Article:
This trip in the fall of 2022 will lead me on a 14-day hiking tour of northern Georgia, southern Tennessee and a slice of North Carolina.
This week: Visiting two equally exciting mountain tops in North Carolina. The first is barely a 500ft hike from the parking area, the other a short, but tough ascent. Both STUNNING!
Last night I found a good boondocking spot at the bottom of Wayah Bald and spent a quiet night along the deserted access road. What I found out later, was the parking area at the top of the mountain, which was probably not as isolated, but would have given me a better sunset, a night sky and earlier morning access to the former fire tower.
Wayah Bald Fire Tower
Only the lower floor is left of the old stone fire tower, that was built in 1937 by the CCC. The former fire tower had an interior stairway to the second story, where an external wooden catwalk encircled a public observation level enclosed by 12 windows. The third story housed fire-detecting equipment and served as the lookout, with 16 windows providing a 360-degree view of the Nantahala National Forest.
By the mid-1940s, cracks began to develop in the stone tower, and since there were other nearby lookouts, the fire detection service at Wayah Bald was stopped in 1945. Two years later, the forest service removed the upper levels of the tower for safety reasons.
The tower is an extra feature of this mini hike, but unnecessary to obtain a truly magnificent view of the landscape around it. The Appalachian Trail also passes by here, so you will likely see and meet these thru-hikers.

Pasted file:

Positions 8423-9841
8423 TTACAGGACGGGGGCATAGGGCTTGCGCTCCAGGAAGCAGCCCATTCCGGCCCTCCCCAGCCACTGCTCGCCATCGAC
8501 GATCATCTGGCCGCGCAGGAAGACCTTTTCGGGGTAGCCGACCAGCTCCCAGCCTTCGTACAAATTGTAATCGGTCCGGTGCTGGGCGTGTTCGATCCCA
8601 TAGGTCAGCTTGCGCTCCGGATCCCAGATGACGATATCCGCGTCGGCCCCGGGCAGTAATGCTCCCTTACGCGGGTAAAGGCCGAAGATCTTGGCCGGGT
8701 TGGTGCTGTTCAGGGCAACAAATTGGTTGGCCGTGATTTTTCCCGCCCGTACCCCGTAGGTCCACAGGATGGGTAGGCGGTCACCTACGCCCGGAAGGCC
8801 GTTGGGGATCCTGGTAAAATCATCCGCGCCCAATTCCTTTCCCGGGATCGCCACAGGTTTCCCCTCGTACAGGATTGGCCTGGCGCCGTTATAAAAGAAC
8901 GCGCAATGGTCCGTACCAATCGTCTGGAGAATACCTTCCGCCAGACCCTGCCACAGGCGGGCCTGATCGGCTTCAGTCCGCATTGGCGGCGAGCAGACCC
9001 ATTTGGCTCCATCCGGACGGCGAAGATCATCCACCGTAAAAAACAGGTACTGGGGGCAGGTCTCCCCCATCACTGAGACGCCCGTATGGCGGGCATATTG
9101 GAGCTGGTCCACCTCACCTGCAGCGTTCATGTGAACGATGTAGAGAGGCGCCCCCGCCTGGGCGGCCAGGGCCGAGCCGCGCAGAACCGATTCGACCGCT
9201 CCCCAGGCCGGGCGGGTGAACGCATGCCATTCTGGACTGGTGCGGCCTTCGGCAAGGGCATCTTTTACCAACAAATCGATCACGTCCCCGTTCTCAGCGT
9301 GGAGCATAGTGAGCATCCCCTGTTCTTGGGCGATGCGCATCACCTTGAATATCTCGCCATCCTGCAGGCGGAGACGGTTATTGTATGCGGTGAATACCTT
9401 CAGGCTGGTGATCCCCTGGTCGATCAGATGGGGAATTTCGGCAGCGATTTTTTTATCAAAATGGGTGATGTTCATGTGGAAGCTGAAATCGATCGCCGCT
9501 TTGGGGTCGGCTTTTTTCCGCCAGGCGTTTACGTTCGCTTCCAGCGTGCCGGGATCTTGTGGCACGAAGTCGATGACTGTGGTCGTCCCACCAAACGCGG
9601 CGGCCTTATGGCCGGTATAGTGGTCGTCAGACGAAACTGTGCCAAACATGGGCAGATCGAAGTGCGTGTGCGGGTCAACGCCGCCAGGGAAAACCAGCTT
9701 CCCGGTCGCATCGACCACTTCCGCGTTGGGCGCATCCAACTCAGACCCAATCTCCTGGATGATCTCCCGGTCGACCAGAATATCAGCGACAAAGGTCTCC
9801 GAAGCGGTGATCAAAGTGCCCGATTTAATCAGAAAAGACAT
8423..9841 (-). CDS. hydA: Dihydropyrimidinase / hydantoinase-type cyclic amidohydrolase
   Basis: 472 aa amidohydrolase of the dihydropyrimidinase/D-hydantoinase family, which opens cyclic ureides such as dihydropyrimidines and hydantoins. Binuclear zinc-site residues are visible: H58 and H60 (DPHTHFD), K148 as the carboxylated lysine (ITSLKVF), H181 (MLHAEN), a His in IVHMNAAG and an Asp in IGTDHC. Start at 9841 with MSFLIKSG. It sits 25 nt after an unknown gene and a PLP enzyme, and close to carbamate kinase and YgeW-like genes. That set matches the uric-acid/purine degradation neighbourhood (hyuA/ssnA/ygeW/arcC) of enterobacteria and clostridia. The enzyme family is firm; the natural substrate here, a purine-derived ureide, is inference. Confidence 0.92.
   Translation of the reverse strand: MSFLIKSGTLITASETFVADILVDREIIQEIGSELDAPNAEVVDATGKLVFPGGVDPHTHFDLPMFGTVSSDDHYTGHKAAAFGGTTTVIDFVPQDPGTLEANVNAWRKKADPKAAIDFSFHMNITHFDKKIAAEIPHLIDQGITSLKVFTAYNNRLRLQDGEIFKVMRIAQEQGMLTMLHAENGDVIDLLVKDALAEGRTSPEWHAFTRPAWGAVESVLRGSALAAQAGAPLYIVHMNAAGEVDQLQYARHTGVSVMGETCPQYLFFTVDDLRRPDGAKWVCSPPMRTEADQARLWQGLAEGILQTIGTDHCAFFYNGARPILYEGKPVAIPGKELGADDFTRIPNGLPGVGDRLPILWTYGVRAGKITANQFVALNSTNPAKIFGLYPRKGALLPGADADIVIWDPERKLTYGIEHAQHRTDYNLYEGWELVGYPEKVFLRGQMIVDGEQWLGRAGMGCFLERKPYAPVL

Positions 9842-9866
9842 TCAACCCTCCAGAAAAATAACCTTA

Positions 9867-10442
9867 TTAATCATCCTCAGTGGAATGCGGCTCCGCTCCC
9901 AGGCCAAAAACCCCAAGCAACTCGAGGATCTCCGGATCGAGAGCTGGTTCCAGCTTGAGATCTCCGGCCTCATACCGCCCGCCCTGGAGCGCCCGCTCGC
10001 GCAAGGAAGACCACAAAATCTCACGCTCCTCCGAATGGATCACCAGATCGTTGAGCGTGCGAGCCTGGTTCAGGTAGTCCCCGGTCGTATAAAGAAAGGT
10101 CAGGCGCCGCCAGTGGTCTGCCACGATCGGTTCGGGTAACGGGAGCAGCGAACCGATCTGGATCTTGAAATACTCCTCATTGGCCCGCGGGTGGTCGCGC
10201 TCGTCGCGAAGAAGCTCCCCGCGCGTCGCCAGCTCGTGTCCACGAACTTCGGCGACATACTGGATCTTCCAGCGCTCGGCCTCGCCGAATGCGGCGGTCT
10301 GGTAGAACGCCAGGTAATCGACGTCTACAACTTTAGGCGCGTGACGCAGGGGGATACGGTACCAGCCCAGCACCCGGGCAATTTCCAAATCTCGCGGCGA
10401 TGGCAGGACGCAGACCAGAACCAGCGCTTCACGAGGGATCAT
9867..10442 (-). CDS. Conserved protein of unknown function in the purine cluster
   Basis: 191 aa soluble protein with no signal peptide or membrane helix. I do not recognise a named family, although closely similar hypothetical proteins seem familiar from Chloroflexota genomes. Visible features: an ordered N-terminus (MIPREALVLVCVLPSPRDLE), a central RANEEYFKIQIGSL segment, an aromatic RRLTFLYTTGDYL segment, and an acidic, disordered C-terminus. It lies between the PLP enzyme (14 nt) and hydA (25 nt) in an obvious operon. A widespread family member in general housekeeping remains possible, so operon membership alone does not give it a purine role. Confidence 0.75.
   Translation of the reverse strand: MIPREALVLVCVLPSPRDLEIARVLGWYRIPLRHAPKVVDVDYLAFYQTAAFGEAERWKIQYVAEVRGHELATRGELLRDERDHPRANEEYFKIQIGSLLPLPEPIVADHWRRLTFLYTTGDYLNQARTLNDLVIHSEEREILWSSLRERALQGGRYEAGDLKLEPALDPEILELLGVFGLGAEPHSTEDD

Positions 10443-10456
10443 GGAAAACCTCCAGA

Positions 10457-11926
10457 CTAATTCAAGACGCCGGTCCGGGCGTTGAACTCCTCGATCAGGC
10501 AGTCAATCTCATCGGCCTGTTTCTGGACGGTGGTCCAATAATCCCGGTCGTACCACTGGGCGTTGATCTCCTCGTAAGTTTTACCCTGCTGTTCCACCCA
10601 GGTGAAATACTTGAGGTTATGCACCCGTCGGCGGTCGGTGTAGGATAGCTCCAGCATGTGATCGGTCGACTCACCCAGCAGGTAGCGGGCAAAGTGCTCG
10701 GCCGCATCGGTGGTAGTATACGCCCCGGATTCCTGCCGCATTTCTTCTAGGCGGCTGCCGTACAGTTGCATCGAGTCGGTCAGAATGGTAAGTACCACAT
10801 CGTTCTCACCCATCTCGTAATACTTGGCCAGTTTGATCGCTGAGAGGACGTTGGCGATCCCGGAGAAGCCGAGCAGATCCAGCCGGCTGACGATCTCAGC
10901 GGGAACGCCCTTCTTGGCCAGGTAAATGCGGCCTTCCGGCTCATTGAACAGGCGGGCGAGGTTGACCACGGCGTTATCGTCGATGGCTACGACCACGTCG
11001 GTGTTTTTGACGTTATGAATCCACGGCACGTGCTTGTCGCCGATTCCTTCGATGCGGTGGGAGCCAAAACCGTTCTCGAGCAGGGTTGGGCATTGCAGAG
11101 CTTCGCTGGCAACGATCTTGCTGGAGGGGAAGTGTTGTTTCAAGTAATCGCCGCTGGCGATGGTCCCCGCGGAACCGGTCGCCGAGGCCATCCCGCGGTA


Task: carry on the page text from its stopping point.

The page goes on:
I was lucky to be here at sunrise and see the valleys filled up with clouds, like a sea full of foam. The remoteness and quiet surroundings will impress you!
Wilson Lick Ranger Station
Half way down the mountain this historic ranger station gives you a glimpse of a bygone era of forestry. Built in 1916, Wilson Lick Ranger Station was a remote outpost; see the historic structures and read about the history of forestry.
Albert Mountain Fire Tower
Albert Mountain is a mountain in North Carolina’s Nantahala Range of the Appalachian Mountains. The Appalachian Trail goes along its summit, which is around 5,200ft high. A fire tower offers views of the Blue Ridge and the Little Tennessee River valley.
A log lookout cabin has existed on Albert’s Mountain since as early as 1942, but in 1951, a steel tower was built on Albert Mountain’s summit to replace the abandoned lookout towers on Big Pinnacle Mountain and Standing Indian Mountain.
The steel tower has a height of 55 feet and offers views of the Nantahala Mountains, the Little Tennessee River Valley, the Great Smoky Mountains and the Great Balsam Mountains.
While you can park nearby or closer to the lookout tower, I found a great spot to park at approximately 1.5 miles from the summit. From there, an easy trail follows the ridge to the tower, which offers numerous views of the surrounding area. The second half of the trail is steep and slow going, yet so rewarding once you reach the actual Fire Tower. As usual, Joey lead the way.
Ammons & Holcomb Creek Falls Boondocking
Later that day, I found a perfect spot for a quiet boondocking experience at the trailhead of the Ammons & Holcomb Creek Falls. I was ready for tomorrows first hike.
- Wayah Bald Fire Tower ➜ 35.1801, -83.5608
- Wilson Lick Ranger Station ➜ 35.1628, -83.5845
- Albert Mountain Fire Tower TH ➜ 35.0354, -83.4701
- Ammons & Holcomb Creek Falls Boondocking ➜ 34.9810, -83.2734